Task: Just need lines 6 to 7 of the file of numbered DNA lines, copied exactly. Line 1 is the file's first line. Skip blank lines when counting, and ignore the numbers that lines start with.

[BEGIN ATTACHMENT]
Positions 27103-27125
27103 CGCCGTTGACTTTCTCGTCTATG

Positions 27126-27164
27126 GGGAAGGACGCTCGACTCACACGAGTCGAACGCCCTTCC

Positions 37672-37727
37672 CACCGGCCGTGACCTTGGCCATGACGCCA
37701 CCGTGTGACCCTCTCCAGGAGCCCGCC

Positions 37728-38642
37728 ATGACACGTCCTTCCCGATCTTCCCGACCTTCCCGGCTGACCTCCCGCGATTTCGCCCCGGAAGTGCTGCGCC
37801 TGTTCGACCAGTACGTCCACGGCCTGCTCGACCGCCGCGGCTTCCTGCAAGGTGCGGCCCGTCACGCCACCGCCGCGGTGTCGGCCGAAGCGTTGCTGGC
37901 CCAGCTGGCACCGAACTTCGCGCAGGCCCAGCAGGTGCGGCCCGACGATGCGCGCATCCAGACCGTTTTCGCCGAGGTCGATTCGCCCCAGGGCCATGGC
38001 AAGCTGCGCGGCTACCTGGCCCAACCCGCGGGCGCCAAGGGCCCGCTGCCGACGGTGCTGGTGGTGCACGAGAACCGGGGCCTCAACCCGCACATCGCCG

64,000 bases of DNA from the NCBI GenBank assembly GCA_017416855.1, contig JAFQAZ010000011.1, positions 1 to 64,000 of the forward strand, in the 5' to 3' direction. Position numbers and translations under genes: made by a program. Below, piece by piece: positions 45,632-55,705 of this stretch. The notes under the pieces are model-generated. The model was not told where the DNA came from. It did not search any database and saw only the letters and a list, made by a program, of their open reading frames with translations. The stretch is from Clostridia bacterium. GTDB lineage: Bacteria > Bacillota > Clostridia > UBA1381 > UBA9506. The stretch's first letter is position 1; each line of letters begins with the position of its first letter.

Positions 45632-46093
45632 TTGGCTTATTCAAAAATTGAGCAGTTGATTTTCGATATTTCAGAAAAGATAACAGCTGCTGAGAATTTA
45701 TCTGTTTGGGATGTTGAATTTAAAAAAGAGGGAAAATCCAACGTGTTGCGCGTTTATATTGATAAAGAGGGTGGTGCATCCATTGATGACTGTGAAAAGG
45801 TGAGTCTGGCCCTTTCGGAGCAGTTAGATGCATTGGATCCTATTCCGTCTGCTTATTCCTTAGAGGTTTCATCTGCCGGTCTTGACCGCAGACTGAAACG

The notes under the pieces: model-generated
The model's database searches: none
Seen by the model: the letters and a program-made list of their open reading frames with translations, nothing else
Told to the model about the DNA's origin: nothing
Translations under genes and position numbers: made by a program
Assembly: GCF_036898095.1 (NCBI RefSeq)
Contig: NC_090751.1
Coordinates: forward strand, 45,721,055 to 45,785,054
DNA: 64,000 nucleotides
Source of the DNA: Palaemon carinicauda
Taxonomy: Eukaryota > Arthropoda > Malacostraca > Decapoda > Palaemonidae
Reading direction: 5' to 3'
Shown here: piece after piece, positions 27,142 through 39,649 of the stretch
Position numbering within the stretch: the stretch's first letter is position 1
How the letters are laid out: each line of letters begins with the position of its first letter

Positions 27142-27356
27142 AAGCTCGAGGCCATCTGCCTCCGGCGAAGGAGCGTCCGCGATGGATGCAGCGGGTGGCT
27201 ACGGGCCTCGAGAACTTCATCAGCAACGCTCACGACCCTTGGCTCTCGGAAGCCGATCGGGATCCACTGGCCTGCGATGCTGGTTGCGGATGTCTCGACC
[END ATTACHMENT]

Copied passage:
37672 CACCGGCCGTGACCTTGGCCATGACGCCA
37701 CCGTGTGACCCTCTCCAGGAGCCCGCC